Our client rejection rate? Less than 1% (59 out of 6233)
Nurturing a team of fab freelance writers
Is there a sure-shot way of ensuring only the best content comes to you, consistently and regularly, from your freelance team? Yup!
Here are FIVE key areas that we pay attention to when dealing with our freelance content team:
- Remove all uncertainty
“I do not over-intellectualize the production process. I try to keep it simple: Tell the damned story.” —Tom Clancy
A typical content production process is actually quite simple. You have to communicate the requirements, and email additional information. Test the writer to see if they can do that particular project/topic. Edit the content. Test it for plagiarism. Add your editorial expertise. Send it out for production. And pay the writer. Rinse. Lather. Repeat.
Now for the real world! At Suyati, we use Voraka to iron out most of the issues that are lost in “translation”. Using Voraka, we generate tasks, set the billing amount, word count, deadlines, and generate invoices for writers based on client acceptance. Of course, the team exchanges some amount of emails and phone calls with the writer—to send topics particularly requested by the clients, answer queries etc.—but mostly, Voraka does the email notifications on the back end. Both the client and the editor can send feedback on the content to the writer.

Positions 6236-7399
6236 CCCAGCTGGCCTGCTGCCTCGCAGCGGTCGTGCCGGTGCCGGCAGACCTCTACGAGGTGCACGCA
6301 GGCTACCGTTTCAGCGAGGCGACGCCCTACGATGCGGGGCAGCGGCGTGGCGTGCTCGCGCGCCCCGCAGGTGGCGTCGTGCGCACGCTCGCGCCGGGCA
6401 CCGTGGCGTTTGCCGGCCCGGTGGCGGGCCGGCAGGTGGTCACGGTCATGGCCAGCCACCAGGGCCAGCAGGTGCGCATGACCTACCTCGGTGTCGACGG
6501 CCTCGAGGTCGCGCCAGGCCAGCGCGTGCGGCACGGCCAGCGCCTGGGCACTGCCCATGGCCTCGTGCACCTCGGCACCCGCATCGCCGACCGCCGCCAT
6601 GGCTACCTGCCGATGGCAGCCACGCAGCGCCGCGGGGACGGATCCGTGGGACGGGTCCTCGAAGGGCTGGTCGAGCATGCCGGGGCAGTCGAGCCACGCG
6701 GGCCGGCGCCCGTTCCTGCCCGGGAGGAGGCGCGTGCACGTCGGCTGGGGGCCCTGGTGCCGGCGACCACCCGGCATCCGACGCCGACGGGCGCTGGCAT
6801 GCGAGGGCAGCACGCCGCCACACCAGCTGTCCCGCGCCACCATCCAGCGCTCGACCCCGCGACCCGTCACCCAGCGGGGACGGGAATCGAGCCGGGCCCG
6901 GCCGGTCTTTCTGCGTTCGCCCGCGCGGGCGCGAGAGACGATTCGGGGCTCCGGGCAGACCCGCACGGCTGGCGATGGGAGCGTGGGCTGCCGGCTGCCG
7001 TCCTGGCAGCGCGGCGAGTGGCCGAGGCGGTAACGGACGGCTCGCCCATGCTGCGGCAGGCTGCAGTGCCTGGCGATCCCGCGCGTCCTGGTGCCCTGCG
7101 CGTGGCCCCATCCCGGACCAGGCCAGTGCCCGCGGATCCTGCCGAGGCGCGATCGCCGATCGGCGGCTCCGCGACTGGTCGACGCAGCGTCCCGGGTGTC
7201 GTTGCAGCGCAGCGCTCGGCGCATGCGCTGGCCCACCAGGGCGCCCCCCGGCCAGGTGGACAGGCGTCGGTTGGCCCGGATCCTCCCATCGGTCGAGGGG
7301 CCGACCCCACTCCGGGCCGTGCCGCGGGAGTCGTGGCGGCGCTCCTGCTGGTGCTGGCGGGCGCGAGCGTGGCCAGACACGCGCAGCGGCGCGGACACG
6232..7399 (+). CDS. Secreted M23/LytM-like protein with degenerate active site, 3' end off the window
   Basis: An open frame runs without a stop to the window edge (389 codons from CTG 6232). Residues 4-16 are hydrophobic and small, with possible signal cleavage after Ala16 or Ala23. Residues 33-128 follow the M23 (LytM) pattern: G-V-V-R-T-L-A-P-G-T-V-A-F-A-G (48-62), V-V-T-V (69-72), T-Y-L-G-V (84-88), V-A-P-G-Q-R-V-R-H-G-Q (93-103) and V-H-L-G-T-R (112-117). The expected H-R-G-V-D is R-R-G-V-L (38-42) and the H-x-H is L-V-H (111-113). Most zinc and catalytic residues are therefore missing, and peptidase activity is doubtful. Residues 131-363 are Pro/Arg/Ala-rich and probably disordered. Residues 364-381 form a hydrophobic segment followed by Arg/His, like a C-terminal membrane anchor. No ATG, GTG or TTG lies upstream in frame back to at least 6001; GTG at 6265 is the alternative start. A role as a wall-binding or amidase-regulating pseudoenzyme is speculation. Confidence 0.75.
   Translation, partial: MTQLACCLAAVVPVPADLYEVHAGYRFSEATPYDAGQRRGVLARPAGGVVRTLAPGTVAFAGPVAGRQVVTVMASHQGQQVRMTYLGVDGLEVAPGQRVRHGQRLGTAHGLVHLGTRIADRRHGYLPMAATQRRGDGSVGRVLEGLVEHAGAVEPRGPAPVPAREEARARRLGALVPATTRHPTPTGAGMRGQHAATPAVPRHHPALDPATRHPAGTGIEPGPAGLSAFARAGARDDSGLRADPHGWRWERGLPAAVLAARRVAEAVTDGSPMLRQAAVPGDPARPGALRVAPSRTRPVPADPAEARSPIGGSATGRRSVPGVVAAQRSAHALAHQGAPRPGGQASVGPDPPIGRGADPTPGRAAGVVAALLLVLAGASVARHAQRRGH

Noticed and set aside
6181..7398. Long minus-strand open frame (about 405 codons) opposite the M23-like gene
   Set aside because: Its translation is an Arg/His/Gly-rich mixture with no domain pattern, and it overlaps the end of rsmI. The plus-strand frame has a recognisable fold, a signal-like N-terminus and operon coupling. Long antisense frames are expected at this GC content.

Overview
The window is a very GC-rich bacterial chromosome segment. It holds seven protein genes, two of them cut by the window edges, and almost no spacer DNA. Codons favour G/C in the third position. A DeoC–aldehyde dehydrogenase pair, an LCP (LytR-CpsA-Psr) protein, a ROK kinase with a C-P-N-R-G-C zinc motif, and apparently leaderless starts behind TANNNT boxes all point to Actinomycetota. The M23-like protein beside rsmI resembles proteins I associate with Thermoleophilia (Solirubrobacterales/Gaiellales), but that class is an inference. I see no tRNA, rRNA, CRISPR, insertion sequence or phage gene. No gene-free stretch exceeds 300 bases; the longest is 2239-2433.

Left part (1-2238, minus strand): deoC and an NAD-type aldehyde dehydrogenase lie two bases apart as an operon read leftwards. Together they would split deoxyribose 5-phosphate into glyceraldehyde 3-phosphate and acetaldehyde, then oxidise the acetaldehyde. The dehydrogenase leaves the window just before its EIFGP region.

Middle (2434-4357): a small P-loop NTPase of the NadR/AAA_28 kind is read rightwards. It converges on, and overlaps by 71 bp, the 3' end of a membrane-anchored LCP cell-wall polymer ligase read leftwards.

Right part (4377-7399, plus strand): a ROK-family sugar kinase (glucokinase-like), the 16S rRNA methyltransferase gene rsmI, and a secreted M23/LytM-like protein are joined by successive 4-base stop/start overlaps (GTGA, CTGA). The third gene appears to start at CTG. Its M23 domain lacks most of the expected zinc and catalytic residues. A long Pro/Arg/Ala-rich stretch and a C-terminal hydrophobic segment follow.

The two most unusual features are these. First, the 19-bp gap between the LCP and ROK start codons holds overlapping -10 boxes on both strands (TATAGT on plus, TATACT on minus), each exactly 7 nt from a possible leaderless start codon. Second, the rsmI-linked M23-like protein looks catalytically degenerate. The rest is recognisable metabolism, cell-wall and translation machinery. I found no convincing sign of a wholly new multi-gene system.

Using a tool like Voraka minimizes most of the communication, reduces uncertainty, and ensures everyone follows the process. While a tool is a tool is a tool, at Suyati, we owe a significant part of our success to Voraka. And whether it is content for our internal brands or for our clients, every writer/editor/accepter follows this process.
- Pay them on time
“The freelance writer is a man who is paid per piece or per word or perhaps.” —Robert Benchley